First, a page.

liù shí yī
dà guó zhĕ xià liú
tiān xià zhī jiāo yĕ
tiān xià zhī pìn
pìn cháng yĭ jìng shèng mŭ
yĭ jìng wéi xià
gù dà guó yĭ xià xiăo guó
zé qŭ xiăo guó ; xiăo guó yĭ xià dà guó
zé qŭ dà guó
gù huò xià yĭ qŭ
huò xià ér qŭ
dà guó bù guò yù jiān chù rén
xiăo guó bù guò yù rù shì rén
fū liăng zhĕ gè de5 suŏ yù
dà zhĕ yí wéi xià
When a country obtains great power,
it becomes like the sea:
all streams run downward into it.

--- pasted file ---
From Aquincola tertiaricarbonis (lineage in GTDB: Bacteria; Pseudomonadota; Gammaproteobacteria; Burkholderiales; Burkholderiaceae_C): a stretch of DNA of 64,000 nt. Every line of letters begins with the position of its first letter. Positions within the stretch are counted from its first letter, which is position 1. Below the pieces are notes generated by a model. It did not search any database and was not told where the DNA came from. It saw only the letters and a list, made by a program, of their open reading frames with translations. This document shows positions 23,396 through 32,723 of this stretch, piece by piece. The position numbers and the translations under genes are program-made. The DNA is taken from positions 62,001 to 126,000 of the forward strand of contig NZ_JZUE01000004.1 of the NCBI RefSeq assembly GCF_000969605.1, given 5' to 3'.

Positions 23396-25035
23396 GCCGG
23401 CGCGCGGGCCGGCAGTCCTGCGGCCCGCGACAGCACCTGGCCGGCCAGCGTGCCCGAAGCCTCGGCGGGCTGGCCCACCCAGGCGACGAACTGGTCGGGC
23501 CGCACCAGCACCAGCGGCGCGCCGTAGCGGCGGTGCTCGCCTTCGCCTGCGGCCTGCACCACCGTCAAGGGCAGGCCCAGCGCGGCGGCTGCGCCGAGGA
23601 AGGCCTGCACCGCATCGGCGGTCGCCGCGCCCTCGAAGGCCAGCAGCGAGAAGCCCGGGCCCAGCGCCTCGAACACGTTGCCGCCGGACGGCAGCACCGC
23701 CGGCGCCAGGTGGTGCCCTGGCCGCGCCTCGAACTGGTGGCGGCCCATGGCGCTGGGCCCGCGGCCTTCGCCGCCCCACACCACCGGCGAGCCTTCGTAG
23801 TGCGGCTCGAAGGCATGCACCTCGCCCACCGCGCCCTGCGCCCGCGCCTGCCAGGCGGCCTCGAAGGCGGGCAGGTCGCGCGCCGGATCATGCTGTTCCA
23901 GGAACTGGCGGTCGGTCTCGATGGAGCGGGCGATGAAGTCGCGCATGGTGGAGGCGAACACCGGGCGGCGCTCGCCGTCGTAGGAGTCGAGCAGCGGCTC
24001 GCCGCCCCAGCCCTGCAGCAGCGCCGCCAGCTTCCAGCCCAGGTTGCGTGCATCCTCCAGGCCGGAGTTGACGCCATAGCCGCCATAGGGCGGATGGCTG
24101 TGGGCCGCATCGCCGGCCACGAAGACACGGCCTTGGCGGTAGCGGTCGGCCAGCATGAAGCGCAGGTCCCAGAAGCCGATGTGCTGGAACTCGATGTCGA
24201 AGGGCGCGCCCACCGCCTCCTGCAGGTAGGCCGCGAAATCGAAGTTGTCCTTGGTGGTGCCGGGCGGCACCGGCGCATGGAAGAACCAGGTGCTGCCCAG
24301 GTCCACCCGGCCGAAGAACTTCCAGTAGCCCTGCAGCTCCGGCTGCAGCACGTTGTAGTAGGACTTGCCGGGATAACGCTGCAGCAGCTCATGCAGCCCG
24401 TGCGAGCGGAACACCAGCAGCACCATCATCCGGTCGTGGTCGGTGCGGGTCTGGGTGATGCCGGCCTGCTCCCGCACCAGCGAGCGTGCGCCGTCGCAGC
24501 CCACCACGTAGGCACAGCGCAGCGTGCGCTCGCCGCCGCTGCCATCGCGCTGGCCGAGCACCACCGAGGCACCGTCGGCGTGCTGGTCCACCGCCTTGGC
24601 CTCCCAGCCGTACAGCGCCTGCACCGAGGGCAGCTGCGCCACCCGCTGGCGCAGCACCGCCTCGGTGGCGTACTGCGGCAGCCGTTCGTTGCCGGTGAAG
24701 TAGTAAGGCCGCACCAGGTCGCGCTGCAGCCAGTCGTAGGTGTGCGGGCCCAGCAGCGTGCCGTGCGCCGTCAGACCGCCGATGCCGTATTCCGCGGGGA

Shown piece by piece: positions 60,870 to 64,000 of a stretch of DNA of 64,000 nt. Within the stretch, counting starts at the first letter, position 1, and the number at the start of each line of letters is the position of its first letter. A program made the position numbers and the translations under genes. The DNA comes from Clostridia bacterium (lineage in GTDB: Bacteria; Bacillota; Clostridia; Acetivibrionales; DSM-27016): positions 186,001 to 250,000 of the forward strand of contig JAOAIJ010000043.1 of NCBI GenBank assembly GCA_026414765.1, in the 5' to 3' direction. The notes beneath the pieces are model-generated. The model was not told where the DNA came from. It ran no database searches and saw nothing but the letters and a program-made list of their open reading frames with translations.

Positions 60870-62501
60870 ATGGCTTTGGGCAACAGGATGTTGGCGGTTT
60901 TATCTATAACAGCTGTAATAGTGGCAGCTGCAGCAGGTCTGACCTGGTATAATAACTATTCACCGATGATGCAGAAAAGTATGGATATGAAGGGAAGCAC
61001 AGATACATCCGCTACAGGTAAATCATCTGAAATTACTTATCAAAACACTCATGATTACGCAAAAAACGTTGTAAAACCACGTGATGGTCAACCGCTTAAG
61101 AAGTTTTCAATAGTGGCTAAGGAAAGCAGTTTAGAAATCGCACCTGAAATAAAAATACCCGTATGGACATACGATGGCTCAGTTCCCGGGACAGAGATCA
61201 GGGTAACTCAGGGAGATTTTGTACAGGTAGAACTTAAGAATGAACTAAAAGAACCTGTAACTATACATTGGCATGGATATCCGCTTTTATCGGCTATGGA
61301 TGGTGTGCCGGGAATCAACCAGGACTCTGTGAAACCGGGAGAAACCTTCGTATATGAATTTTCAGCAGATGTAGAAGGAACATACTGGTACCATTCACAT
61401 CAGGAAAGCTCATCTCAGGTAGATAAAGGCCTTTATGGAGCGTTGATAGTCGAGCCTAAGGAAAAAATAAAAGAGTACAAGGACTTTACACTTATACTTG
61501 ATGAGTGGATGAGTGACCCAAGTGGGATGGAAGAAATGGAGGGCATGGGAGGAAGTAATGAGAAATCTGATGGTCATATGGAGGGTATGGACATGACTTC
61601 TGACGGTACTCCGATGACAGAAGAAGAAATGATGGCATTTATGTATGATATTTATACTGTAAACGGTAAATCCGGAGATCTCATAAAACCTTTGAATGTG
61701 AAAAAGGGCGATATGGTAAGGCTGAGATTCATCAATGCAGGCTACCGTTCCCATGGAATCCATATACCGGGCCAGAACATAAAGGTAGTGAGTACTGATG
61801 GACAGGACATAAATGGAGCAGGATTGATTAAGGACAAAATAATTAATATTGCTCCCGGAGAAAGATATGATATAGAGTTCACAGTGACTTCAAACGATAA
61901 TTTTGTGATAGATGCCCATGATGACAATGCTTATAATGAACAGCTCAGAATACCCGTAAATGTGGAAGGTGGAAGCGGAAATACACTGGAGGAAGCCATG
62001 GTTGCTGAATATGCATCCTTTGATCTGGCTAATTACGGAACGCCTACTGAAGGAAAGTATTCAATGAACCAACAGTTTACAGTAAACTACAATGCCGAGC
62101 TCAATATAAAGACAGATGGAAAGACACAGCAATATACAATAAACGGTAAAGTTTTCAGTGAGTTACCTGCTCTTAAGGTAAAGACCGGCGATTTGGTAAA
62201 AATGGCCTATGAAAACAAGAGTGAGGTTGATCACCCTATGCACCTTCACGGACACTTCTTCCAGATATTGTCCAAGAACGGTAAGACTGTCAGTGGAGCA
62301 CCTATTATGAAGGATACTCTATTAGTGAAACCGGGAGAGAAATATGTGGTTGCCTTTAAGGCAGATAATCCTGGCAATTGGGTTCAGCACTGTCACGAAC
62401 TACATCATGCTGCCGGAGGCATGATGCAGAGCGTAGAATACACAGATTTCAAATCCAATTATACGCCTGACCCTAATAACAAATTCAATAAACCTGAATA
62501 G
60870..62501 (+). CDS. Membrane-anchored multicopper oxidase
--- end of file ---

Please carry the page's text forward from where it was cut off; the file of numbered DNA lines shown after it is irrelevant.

The more powerful it grows,
the greater the need for humility.
Humility means trusting the Tao,
thus never needing to be defensive.
A great nation is like a great man:
When he makes a mistake, he realizes it.
Having realized it, he admits it.
Having admitted it, he corrects it.
He considers those who point out his faults
as his most benevolent teachers.
He thinks of his enemy
as the shadow that he himself casts.
If a nation is centered in the Tao,
if it nourishes its own people
and doesn't meddle in the affairs of others,
it will be a light to all nations in the world.